All in all, a really pretty hike, the history is great as is the towering mountain ash, and the Ada Tree sections Myrtle and Beech rainforest.

  4. I just did part of this with my 8 year old son. First overnight backpacking trip.

    Think I might have been a bit ambitious. We started at High Lead carpark and things went OK until High Lead ascent. Walking up was a lot of not fun! Lots of stops on the way up. I can’t imagine walking down it, the suggested way. one fall and you’d roll to the bottom.

    We then walked on to Ada 2 Mill camp for a break. Talked to some people camping there and I grabbed some water from the Ada river to treat and filter (probably overkill, but new to this) and saw some Lyrebirds scratching around. No toilets at this camp.

    Then on to Starling’s gap with lots of breaks because High Lead had pretty much wrecked us. We camped there for the night. Nice camp place, long drop toilets, no water.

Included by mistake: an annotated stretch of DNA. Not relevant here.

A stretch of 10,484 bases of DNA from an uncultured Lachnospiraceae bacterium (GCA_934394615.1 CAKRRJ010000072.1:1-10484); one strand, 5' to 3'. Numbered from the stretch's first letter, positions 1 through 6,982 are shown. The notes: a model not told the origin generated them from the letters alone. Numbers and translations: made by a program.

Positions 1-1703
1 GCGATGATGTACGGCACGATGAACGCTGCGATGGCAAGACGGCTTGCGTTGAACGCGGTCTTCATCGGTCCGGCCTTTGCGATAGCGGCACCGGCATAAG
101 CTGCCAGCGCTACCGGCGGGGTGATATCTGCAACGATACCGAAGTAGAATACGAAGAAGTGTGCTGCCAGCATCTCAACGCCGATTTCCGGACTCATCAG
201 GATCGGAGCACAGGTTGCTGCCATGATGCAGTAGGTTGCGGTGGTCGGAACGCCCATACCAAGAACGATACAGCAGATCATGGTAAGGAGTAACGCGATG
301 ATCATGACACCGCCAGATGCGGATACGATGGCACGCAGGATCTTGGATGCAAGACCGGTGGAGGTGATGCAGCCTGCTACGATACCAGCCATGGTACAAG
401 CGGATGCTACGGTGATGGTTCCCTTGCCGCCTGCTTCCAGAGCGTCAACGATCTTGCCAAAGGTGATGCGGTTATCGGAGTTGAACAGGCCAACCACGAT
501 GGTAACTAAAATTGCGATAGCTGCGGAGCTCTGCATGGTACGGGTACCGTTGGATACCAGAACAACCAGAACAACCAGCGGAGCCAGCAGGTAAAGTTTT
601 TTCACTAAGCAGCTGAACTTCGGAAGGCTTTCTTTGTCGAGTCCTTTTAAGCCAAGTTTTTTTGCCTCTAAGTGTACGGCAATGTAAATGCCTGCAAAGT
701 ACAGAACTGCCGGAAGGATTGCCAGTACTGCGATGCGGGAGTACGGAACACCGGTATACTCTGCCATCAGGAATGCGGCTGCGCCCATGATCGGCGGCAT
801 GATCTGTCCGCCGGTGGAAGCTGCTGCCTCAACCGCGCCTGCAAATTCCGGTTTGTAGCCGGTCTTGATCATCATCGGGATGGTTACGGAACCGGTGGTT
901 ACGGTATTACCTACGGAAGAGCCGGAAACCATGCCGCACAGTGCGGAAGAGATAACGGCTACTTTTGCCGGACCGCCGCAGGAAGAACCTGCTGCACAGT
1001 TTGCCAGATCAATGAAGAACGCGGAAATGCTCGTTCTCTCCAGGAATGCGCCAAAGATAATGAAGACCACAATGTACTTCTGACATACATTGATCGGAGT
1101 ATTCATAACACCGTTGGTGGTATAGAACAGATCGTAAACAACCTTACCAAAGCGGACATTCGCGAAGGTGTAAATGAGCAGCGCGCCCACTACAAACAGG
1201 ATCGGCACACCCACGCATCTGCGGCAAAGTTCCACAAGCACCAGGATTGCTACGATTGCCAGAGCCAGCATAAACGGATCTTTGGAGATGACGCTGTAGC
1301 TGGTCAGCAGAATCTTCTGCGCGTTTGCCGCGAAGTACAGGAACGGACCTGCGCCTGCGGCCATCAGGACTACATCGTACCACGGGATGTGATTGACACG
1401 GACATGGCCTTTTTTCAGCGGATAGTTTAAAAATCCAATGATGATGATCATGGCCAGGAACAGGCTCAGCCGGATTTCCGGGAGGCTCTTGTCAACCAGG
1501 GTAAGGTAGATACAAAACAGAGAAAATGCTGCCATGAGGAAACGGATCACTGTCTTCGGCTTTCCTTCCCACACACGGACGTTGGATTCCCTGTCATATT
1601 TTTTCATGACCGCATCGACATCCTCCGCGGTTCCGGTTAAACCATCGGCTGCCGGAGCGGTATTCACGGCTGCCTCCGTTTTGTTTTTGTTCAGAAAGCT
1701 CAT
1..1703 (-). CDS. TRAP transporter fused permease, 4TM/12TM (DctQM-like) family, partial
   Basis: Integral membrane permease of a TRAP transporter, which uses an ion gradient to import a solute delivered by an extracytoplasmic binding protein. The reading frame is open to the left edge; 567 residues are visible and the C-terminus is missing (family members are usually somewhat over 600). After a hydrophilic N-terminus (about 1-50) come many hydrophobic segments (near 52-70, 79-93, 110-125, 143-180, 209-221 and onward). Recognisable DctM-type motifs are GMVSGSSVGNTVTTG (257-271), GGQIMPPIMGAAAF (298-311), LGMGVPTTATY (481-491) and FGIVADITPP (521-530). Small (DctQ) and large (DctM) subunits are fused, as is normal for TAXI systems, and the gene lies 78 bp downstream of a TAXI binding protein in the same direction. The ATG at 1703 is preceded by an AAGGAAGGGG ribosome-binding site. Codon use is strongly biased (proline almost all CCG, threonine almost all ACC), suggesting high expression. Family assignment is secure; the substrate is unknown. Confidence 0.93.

Then we walked down from Big Pats picnic area. That’s a nice walk, downhill all the way.

  5. Adding some comments provided by Lachie Sprigg

    The first section (Big Pats Creek to Starlings Gap) is in reasonable condition. Track isn’t washed away anywhere, the brush is encroaching the trail for the first few kilometres to the point of walking in single file, but the path is still easily discernible. There were about 2 dozen downed trees along the first section, with one massive one at about the 8km mark requiring some serious jungle gym action.

    Adding some further information here on rest points along the way..